We arrived at Palo Duro Canyon State Park too late for check in. The office left us directions to the campsites in a drop box and strict instructions to check in at the ranger station by 9:00 a.m. the next morning to retain the campsite for another night. We drove 3 miles down into the canyon. Even in the last light of day and even as a novice RV’er, I looked back up the winding road we had just exited and realized we had a problem. To get back up to the top by 9 a.m. next day, we would either have to unhook everything , pull in the slideouts and all drive up by 8:30 or one of us would have to hitch a ride with someone leaving the campsite. Paul and Laura decided one of them could probably get a ride, and it was a no brainer we’d all be up well before 8:30.
But. The excitement of the previous day’s Tornado Time combined with the late hour we all got to bed resulted in good, deep sleep (except for Laura and Craig who had to deal with a leak in the air mattress and a 2 yr old very much off schedule who wanted to play at 3 a.m.) The next morning the sunlight through the window was bright. I raised up on one elbow to look out – the canyon was beautiful, the peaceful quiet enhanced by the morning bird chatter. Stretching, I reached for my watch – and saw that it was 8:42 a.m.
“Paul, Paul, get up! Time for you to hitch a ride!” I whispered loudly. He dressed and exited the RV as quietly as possible, while I watched an RV drive past. Other campsites were already empty or showed no signs of activity. I knew he’d figure out something, he always did.
While he was gone, Laura made breakfast of coffee, toasted English muffins, berries. Emily and I added the remaining few bites of beef jerky. We were discussing hiking choices and how the girls could get Junior Ranger badges when Grandpa returned. He’d unsuccessfully tried to flag down several vehicles until he found a friendly Park Ranger. On his ride to the top he had seen back roads, the ranger entrance and learned a lot. They struck up such a friendship that he had been given a complimentary Junior Ranger badge. Only Paul.
Because of the storm several trailheads were closed, so we chose one toward the top of the canyon and planned to hike down back to the campsite. But first a close, exploratory hike around the campsite. We were all ready to take a hike instead of just talking about it. The girls found a narrow path behind the RV and we set out. It looked perfect, remote but with great views of the canyon. After 5 minutes Molly spotted the back of a building. Which turned out to be the park’s General Store. Dang, civilization after only 5 minutes. It was too late to stop the girls from switching from into souvenir shopping mode.
Later as Grandpa drove us all back up the road Molly got to ride shotgun. Even at 15 mph the driver needs someone to answer “Clear!” when he asks about visibility on an upcoming curve. Grandpa also liked to chat it up with other vehicles driving toward us. We saw several humongous motor homes that made ours look small. Then we saw a tiny camper pulled behind a regular size truck. Grandpa stuck his head out of the window and yelled, “Ours is bigger!” That became his battle cry to every RV that was even ½ inch smaller than ours. Only Grandpa.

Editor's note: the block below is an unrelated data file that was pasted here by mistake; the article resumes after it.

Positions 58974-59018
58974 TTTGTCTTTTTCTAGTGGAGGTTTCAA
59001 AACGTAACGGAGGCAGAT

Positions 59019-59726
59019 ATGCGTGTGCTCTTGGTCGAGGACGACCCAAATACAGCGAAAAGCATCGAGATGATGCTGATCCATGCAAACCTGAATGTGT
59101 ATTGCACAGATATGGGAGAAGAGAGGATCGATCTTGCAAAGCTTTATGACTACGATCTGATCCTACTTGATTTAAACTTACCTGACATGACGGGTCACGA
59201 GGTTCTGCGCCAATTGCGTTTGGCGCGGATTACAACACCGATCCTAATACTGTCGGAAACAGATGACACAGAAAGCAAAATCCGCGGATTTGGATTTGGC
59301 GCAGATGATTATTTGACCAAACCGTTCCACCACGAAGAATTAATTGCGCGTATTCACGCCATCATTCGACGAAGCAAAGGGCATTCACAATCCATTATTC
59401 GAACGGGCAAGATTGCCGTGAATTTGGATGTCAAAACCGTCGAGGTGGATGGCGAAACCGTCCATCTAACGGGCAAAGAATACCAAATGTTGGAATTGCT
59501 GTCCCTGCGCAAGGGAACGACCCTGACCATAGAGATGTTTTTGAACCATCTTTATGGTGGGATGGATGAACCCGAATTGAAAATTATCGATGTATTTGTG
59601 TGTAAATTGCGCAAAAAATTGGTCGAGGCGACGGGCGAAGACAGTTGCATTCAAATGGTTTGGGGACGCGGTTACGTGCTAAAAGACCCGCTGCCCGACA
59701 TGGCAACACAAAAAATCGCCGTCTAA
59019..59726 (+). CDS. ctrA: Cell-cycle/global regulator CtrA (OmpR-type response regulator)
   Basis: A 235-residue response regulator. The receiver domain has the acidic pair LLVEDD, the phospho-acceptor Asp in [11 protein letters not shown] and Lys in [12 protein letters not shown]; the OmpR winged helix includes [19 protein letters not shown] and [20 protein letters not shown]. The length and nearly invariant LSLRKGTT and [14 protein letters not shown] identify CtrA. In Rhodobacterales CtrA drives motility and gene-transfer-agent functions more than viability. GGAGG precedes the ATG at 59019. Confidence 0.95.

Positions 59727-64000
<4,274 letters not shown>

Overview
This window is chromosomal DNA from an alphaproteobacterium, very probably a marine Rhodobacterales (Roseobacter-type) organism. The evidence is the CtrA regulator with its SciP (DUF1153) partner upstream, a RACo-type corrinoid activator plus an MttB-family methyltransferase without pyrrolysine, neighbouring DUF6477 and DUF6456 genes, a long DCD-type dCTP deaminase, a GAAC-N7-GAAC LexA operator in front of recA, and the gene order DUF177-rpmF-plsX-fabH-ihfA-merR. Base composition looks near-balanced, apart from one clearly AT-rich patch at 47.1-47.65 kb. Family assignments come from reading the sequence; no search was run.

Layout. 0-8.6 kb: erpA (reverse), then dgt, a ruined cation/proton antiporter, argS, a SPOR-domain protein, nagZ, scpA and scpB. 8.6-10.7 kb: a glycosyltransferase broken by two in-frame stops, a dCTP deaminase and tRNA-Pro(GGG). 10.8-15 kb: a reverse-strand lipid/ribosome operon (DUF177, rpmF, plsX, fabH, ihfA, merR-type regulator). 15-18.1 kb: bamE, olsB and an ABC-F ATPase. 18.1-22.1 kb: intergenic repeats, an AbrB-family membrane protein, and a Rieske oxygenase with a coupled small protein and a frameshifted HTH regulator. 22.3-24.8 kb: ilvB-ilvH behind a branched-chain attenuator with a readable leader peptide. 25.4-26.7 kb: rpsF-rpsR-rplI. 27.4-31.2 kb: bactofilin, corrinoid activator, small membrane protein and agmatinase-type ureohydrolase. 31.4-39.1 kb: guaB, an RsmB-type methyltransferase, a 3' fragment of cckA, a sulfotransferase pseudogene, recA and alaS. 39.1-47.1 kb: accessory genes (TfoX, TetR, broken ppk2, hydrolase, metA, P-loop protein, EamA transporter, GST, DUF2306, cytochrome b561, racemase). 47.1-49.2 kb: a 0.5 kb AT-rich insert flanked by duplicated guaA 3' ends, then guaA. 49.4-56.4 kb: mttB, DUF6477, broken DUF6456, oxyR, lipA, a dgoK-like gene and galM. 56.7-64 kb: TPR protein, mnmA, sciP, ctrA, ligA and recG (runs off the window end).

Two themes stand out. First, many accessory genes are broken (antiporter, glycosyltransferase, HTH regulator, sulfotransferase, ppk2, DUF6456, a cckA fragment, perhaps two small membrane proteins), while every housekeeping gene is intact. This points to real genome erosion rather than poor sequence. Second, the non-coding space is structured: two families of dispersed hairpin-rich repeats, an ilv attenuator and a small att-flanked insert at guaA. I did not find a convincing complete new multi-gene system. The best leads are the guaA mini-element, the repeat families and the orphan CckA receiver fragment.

Finally we got in a good hike – 3 miles, with Alex riding in the carrier on Mom or on Dad. We made multiple pauses for cars since we were close to the main road, but it was a real hike and the views were gorgeous. We were close enough to see the RV site when we spotted Big Truck coming up the road toward us. Grandpa was doing a safety check since it was taking longer than anticipated. He pulled over at a lookout point and asked if anyone wanted to ride back. No way, no quitters in this bunch. Big Truck continued up the road until he could safely turn around, and before too long he passed us again, marching ever onward to our destination.
A good nap nicely follows a good hike. The girls in their bunks and I in my bed, Laura was in the tent testing out the patch on her air mattress. It was more of a rest than a real nap, and soon through the open window I heard Molly talking to Laura. Alex was already inside keeping Mom awake. I heard another voice and realized Emily had joined them. I couldn’t hear all of the conversation but I began to hear laughter, something about Todd the Beer and Molly having killed it. What the heck, I thought, getting off the bed. The laughter grew louder as I neared the tent, and only escalated when I poked my head in and said, “I heard about Todd, I came as soon as I could.”
Bird watching at the canyon is a must. Emily and I marveled at the painted bunting, thrasher, house sparrows, deep red cardinals, throng of hummingbirds, and a woodpecker, not bothered at all by the wild turkey Toms and hens strutting nearby.
Dinner that night was steak, baked potatoes and salad, even a nice glass of wine – now that’s my kind of camping. Emily, our excellent server and sou chef, had her hands full keeping paper plates and napkins on the table as the wind had picked up. Quite a bit. Even so we by golly had the s’mores which had been denied us the night before. Melted chocolate and marshmallows on a graham cracker taste so good over a campfire.
That night we all slept inside Big Truck. My daughter and I agreed we didn’t want to sell our houses and live in a trailer, but it was a must-have experience at least once and we were ready for some more Life on the Road.